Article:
The United States may be an iconic democracy, but every year many Americans don't bother voting at all — regardless of lower turnout caused by events like Hurricane Sandy. The United States ranks 120th of the 169 countries for which data exists on voter turnout, falling between the Dominican Republic and Benin, according to a January 2012 study from the Institute for Democracy and Electoral Assistance. (Not all countries ranked were democracies, a factor that could skew the results.) About 60 percent of eligible voters will likely cast ballots Tuesday, a lower percentage than in most other Western democracies, said Michael McDonald, a political scientist at George Mason University. [ The Strangest Elections in US History ] Experts say the low turnout results from how often Americans conduct elections, the inconvenience of voting and the reality that each individual vote doesn't count for much.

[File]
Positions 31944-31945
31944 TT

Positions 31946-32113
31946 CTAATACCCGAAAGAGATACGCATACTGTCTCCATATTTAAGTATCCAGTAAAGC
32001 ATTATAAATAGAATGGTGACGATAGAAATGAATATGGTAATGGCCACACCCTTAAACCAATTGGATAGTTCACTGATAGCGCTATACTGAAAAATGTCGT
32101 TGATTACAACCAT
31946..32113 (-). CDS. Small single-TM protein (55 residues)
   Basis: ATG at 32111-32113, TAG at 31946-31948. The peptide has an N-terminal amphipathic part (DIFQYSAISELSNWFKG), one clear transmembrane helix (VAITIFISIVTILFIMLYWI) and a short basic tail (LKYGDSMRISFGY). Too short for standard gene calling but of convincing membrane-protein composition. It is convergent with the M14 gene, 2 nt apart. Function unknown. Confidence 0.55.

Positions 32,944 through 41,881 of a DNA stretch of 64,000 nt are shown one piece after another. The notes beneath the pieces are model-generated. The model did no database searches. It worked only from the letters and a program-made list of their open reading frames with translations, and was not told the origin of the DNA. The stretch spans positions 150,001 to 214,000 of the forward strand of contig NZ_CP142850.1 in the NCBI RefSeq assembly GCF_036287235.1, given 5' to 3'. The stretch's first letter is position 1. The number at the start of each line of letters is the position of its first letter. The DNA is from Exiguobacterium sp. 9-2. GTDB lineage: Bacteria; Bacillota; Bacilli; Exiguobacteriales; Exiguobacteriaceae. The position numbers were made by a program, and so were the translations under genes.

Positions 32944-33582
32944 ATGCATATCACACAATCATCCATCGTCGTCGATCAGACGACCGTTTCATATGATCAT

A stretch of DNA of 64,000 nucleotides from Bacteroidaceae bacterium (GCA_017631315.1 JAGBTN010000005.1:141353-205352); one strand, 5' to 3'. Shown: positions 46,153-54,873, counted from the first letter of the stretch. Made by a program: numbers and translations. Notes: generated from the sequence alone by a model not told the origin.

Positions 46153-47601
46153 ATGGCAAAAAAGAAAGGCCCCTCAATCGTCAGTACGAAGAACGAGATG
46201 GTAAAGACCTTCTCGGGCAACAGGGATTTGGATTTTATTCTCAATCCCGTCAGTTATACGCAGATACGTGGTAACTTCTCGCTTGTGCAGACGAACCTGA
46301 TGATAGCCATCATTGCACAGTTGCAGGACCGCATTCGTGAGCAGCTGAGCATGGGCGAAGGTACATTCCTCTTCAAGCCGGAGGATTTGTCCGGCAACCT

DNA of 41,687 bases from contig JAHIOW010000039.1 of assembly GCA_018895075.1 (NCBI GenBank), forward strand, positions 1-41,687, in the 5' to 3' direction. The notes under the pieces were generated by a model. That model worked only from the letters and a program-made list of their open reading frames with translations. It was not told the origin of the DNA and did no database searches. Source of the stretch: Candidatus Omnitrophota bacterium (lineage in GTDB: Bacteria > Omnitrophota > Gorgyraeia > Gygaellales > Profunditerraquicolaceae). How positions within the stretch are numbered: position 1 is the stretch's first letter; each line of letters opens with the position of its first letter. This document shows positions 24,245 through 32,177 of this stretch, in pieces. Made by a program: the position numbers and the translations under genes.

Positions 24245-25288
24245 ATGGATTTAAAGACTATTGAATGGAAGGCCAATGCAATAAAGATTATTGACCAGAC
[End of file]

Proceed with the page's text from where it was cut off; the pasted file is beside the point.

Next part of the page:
“Part of the issue is we have too much democracy,” McDonald said. “We're just voting a lot in the U.S.” With state, local and national races, as well as mid-term elections, most Americans have a chance to cast a ballot about once every year. Other Western democracies may only have an election every five years, McDonald told LiveScience. That frequency makes voting a hassle, he said.